All-China Federation of Industry and Commerce
FounderChen Shutong
TypeBusiness association
Legal statusPeople's organization
4.71 million
Key people
Gao Yunlong
Xu Lejiang
(Executive Vice Chairman) (in English) (in Chinese)

The All-China Federation of Industry and Commerce (ACFIC; Chinese: 中华全国工商业联合会; pinyin: Zhōnghuá Quánguó Gōngshāngyè Liánhéhuì), also called the All-China Chamber of Industry and Commerce (ACCIC; Chinese: 中国民间商会) is a quasi-governmental chamber of commerce, established in 1953 as a successor to the chambers of commerce that were first founded during the Qing dynasty. Today, it consists of Chinese industrialists and business people under the leadership of the United Front Work Department of the Chinese Communist Party (CCP), as well as being a constituent organization of the National Committee of the Chinese People's Political Consultative Conference and the holder of a number of seats in the National People's Congress.[1] The organization assists the government in managing China's private sector economy and acts as a bridge between the private sector entities and the government.[2][3][4]


This section needs to be updated. Please help update this article to reflect recent events or newly available information. (June 2023)

From November 2002 to 2012, the ACFIC had been led by Chairman Huang Mengfu (Chinese: 黄孟复), who, like his predecessors, was also a vice chairman of the Chinese People's Political Consultative Conference National Committee, ranking as a national leader of China. His predecessor was Jing Shuping, founder of the first private bank in modern China and the son of a well-known entrepreneur of the late Qing Dynasty.[citation needed]

The first vice-chairman of the ACFIC is Quan Zhezhu (Chinese: 全哲洙), a deputy minister of the United Front Department originally from Jilin. The ACFIC has another 23 vice-chairpersons, most of them private entrepreneurs.[5]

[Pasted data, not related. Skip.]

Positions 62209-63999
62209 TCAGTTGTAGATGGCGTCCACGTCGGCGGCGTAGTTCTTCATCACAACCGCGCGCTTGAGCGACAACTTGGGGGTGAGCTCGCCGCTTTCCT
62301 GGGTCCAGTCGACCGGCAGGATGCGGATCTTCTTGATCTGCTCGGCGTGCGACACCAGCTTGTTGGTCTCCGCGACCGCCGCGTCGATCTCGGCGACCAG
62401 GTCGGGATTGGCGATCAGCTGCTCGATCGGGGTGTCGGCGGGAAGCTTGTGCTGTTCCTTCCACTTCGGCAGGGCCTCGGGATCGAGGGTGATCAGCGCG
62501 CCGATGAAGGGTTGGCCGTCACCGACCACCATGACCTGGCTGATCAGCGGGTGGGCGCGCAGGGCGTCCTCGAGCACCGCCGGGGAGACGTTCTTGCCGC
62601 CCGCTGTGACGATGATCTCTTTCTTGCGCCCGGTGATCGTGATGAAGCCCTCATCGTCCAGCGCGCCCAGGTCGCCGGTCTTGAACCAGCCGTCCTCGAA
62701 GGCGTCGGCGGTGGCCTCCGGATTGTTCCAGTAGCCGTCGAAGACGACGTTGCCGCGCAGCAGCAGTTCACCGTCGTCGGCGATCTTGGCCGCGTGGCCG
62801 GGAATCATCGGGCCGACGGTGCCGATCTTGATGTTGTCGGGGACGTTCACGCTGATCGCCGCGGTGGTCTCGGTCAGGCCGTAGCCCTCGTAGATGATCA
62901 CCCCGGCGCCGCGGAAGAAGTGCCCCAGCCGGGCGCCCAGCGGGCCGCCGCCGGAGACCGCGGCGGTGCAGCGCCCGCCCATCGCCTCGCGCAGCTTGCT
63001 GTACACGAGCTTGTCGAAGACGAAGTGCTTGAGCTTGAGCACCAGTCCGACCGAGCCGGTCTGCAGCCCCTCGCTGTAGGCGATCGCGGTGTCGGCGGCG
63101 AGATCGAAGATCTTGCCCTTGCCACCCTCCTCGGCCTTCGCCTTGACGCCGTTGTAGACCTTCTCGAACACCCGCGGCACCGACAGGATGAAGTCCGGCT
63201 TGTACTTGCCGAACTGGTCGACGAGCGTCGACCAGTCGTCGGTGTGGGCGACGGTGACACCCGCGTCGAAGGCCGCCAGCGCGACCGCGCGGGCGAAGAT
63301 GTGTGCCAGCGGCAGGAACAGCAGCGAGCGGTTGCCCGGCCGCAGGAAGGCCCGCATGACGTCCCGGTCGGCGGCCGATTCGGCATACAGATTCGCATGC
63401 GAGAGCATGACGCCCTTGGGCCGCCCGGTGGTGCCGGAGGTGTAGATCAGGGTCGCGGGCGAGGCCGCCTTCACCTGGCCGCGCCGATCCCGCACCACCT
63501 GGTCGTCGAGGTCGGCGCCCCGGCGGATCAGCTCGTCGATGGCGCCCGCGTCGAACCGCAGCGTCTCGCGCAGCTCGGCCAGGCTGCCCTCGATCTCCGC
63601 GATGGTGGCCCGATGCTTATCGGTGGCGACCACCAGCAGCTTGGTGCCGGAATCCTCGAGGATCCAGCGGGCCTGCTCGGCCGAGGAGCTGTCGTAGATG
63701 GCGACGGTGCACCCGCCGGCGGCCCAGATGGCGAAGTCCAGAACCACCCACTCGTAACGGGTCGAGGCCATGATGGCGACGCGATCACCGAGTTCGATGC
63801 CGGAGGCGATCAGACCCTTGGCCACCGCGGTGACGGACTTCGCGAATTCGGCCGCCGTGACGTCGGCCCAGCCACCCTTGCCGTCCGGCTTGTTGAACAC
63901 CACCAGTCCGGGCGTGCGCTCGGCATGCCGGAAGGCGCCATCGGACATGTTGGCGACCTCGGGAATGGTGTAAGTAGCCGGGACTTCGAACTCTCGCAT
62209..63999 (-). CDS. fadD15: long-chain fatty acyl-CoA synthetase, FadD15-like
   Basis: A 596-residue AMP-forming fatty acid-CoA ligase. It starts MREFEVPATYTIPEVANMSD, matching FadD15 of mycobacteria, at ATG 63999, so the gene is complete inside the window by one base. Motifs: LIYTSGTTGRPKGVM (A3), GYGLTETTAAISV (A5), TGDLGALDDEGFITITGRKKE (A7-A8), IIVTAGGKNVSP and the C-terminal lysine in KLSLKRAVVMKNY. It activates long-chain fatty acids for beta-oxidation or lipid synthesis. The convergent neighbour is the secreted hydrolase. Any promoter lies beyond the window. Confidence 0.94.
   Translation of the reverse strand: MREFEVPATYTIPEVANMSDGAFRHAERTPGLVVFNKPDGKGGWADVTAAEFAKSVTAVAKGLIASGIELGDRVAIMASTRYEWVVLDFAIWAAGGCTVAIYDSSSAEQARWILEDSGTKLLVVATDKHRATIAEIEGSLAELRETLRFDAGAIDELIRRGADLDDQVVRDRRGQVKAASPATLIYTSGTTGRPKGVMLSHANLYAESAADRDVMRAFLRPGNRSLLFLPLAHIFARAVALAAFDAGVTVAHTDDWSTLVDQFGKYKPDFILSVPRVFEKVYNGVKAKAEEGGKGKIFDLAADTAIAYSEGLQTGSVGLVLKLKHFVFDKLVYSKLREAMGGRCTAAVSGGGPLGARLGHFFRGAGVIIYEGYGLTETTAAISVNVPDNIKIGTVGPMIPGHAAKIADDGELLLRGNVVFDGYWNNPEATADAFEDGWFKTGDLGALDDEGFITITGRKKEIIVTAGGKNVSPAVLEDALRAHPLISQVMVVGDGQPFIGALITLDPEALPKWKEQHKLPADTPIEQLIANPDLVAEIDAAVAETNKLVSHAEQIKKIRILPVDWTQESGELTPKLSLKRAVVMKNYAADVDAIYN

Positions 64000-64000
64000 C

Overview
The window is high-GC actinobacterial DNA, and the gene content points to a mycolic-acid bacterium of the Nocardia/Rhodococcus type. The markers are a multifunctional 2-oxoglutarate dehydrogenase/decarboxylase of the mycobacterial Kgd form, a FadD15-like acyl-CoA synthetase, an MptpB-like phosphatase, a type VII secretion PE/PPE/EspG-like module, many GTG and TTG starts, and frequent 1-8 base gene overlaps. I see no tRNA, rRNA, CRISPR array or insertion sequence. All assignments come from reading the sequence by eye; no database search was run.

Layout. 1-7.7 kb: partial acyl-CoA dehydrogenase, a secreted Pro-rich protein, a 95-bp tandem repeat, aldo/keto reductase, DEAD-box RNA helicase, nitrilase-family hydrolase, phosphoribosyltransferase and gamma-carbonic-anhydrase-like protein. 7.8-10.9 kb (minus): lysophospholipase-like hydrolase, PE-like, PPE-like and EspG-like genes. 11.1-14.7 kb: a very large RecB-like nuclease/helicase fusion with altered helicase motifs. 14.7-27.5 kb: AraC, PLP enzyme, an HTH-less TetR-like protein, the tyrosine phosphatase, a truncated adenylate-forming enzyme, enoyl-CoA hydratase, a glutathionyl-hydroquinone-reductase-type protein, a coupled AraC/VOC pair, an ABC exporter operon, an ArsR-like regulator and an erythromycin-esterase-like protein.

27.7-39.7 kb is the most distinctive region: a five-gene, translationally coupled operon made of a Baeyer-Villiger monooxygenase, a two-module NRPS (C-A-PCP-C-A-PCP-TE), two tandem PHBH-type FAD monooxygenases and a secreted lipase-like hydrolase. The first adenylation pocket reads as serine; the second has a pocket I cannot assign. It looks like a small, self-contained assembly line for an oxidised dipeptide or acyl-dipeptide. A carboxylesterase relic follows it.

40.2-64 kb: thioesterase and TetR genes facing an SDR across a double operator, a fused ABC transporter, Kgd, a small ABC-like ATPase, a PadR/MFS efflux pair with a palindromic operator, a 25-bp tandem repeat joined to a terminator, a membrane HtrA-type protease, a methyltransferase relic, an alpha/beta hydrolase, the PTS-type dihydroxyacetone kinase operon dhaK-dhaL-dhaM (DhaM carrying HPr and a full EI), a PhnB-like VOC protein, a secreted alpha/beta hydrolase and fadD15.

Regional federations

More than 3,000 regional federations of industry and commerce (FIC) have been established in all provinces and prefectures and most counties of China. As of 2009, they listed a combined membership of 2.6 million private enterprises. The relationship between ACFIC and the regional FIC is described as a role of guidance, but the statute of ACFIC is also valid for the regional federations.[6]

In September 2020, the CCP announced that it would establish more party committees in regional FICs, and would arrange a special liaison between them and the CCP.[7]

See also


  1. ^ Groot, Gerry (June 19, 2018). "Understanding the Role of Chambers of Commerce and Industry Associations in United Front Work". Jamestown Foundation. Archived from the original on September 11, 2019. Retrieved 2019-09-14.
  2. ^ Weil, Stefanie (2016-12-01). Lobbying and Foreign Interests in Chinese Politics. Springer. pp. 82–118. ISBN 978-1-137-55620-2.
  3. ^ Dotson, John (September 28, 2020). "The CCP's New Directives for United Front Work in Private Enterprises". Jamestown Foundation. Retrieved 2020-09-30.
  4. ^ Yan, Xiaojun; Huang, Jie (2017). "Navigating Unknown Waters: The Chinese Communist Party's New Presence in the Private Sector". China Review. 17 (2): 37–63. ISSN 1680-2012. JSTOR 44440170.
  5. ^ "ACFIC Leaders". Archived from the original on 2010-08-28. Retrieved 2010-08-28.
  6. ^ "ACFIC Website (in Chinese)". Archived from the original on 2010-08-23. Retrieved 2010-08-25.
  7. ^ General Office of the CPC Central Committee. "Opinions on Strengthening the United Front Work of Private Economy in the New Era". Xinhua. Archived from the original on 18 October 2020. Retrieved 15 September 2020.